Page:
We asked Christy Harrison, M.P.H., R.D., C.D.N., author of Anti Diet and host of the Food Psych podcast, and Jessica Ball, M.S., R.D., Eating Well’s digital assistant nutrition editor, about the effects of skipping a meal.
“While proponents of fasting love to tout the science that allegedly supports skipping meals, that science is very preliminary and in no way sound enough to recommend fasting, given all of the risks,” Harrison says.
“There are no potential benefits to fasting or skipping meals in my opinion, and there are very real dangers.”
You could Experience Anxiety
Skipping a meal, or going too long without eating in general, might be detrimental to your mental health. Adolescents who skipped breakfast were more likely to experience stress and despair than those who ate breakfast regularly, according to a 2018 study published in the International Journal of Environmental Research and Public Health. When you don’t eat for too long, your blood sugar drops, telling your body to start manufacturing cortisol. Cortisol, popularly known as the “stress hormone,” is released to assist control blood sugar levels, but it also triggers a stress reaction in the body. This can make you feel not simply nervous or sad, but also irritated, cranky, and stressed.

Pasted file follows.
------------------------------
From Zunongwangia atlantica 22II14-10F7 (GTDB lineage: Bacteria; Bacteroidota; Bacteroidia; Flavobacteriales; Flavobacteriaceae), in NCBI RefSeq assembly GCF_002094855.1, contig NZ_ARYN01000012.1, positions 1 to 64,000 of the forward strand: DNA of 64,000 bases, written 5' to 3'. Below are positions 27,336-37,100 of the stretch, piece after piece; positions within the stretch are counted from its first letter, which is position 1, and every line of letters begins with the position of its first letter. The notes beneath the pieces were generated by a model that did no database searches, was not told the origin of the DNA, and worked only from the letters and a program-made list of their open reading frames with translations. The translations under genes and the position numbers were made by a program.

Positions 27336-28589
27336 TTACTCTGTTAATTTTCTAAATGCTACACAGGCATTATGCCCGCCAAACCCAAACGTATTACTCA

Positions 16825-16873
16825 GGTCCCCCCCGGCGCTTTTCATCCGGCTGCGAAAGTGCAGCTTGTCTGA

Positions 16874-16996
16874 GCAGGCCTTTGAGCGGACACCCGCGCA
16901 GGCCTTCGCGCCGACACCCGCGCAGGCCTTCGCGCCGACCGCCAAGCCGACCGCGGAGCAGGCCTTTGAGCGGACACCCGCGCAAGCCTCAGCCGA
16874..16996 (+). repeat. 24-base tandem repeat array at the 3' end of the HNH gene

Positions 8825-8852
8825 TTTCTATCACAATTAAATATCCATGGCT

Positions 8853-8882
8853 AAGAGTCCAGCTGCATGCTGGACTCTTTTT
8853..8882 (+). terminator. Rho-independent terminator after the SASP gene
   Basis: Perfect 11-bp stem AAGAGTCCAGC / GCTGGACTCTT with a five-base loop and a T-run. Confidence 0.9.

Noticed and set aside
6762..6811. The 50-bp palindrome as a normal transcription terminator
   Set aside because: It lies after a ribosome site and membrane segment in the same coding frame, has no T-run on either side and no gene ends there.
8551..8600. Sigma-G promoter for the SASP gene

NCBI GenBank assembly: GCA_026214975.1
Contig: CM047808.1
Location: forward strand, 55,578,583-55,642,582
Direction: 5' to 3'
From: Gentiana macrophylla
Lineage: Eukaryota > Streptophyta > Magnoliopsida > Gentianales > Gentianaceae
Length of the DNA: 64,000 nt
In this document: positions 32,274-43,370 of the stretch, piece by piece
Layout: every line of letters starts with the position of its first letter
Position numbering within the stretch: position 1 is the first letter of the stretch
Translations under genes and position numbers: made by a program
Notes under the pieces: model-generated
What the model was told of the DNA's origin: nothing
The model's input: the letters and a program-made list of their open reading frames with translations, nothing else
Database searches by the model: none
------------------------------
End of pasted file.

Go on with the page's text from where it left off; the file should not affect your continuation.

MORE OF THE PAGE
Your Energy Could Take a Major Dip
Consider how dreadful you feel when you’re hungry: these large swings in blood sugar aren’t helping your energy levels. Furthermore, our brains literally function on glucose (which we prefer to acquire from carbohydrates), so don’t expect to breeze through your morning workout—or the rest of your day. If you skip a meal, your body will have fewer calories to run on, making you sluggish. If you’ve skipped a meal, you shouldn’t try to burn calories through exercise because you’ll be leaving even fewer for your brain to use up. (This is just another reason to avoid the keto diet at all costs, as it leaves your brain and body with very little glucose to work with.)
You Could Lose Touch With Your Hunger and Fullness Cues